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KOF (Qof ; Heb. קוף ;ק), the nineteenth letter of the Hebrew alphabet; its numerical value is 100. In the Proto-Sinaitic inscriptions its form was , which later, in the linear Phoenician script turned into . In the eighth and seventh centuries b.c.e. the kof developed as follows: the circle was opened , it turned into two half-circles , and then the left one was drawn with the downstroke without lifting the pen . The last form was preserved in the Hebrew script, while in other scripts the head of the kof formed an S, as in Phoenician (), Samaritan (), and Aramaic (). The later Aramaic and Jewish kof reduced the left curve of its head . The Nabatean script went further and the letter was written as follows: . This developed into , until it became similar to the pe (). In the Arabic script it was necessary to add diacritic marks in order to distinguish between pe () and kof ( ). See *Alphabet, Hebrew.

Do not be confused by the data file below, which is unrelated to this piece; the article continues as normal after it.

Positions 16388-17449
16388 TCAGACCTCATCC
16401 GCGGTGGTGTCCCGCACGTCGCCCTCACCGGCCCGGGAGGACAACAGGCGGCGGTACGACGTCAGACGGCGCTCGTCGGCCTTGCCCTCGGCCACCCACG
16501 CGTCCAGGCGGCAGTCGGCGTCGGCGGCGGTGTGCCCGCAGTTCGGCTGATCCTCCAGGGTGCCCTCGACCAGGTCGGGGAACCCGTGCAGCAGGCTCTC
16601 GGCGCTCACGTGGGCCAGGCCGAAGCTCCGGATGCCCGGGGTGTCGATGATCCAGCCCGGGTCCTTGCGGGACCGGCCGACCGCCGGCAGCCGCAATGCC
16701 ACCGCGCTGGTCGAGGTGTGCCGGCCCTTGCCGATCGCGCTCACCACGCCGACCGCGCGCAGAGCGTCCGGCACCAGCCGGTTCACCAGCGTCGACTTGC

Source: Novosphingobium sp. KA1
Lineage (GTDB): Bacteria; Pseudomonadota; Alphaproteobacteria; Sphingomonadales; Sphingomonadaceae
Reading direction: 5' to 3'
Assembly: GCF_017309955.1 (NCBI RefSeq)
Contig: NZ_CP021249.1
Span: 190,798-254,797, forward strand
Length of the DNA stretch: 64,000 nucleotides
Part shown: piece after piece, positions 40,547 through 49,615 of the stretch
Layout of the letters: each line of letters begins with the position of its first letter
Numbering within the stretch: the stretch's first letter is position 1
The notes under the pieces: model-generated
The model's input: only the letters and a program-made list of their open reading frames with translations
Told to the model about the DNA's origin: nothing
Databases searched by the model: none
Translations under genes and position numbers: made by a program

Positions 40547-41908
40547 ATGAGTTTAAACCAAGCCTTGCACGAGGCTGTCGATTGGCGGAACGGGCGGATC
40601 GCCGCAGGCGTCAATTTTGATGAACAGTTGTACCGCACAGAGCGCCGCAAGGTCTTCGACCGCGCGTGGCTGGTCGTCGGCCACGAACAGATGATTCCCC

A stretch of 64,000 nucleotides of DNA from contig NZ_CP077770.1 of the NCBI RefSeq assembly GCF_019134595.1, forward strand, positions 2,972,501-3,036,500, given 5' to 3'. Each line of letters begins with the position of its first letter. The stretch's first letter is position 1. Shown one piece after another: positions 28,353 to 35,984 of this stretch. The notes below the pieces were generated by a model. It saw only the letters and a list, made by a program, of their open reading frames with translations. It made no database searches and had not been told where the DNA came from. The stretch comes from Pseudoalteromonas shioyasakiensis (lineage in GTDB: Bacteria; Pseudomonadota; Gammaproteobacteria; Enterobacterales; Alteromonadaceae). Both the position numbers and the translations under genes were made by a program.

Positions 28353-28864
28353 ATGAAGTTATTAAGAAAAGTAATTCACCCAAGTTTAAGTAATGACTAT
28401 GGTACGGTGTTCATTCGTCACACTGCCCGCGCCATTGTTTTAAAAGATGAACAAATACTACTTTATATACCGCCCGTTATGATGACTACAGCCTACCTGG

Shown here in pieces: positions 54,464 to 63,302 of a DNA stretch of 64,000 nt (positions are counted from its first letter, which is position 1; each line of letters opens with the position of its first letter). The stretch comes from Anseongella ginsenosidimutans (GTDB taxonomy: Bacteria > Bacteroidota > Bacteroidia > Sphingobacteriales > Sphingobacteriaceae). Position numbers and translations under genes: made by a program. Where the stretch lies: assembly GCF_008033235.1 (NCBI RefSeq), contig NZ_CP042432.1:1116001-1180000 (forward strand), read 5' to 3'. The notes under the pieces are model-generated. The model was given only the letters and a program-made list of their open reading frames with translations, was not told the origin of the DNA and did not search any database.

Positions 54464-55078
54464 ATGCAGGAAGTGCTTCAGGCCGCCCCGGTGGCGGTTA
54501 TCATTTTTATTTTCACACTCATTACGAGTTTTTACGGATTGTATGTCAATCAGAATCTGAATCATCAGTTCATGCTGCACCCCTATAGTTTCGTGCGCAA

[Joseph Naveh]